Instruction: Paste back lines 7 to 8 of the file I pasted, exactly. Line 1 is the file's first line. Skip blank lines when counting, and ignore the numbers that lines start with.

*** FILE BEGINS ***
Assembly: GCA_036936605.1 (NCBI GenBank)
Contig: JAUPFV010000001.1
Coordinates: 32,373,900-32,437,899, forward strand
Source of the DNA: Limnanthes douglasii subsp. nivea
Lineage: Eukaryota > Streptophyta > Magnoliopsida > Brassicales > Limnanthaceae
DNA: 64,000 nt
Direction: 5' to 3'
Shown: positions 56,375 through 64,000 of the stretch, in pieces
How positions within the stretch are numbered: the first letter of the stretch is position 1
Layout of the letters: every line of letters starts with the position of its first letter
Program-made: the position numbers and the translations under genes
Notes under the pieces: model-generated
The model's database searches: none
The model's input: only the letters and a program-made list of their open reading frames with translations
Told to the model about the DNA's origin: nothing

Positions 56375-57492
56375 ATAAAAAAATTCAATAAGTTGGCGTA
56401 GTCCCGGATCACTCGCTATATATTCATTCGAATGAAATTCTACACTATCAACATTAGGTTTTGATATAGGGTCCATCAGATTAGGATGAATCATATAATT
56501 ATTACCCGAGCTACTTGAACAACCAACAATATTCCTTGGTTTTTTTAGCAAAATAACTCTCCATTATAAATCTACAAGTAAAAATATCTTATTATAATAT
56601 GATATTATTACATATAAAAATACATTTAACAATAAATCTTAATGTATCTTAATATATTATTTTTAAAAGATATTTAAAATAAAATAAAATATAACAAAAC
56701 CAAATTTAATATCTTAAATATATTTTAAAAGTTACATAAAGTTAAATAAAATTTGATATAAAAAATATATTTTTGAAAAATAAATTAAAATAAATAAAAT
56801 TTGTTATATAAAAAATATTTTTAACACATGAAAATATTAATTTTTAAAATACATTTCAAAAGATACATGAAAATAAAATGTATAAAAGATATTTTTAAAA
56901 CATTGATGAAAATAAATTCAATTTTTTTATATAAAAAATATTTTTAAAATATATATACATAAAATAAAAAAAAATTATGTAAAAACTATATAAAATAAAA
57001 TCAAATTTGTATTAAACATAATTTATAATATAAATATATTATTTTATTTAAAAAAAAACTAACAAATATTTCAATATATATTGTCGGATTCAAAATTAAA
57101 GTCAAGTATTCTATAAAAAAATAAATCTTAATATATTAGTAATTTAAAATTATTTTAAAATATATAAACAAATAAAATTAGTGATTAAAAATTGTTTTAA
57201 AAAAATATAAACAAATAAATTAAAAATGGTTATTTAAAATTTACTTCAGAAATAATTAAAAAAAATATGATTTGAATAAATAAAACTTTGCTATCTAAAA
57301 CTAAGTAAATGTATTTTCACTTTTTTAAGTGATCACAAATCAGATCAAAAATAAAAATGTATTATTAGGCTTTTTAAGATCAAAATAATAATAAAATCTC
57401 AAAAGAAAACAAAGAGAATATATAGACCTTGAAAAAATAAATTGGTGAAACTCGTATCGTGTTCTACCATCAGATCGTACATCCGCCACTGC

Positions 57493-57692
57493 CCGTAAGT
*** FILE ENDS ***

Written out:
Direction: 5' to 3'
Shown: positions 56,375 through 64,000 of the stretch, in pieces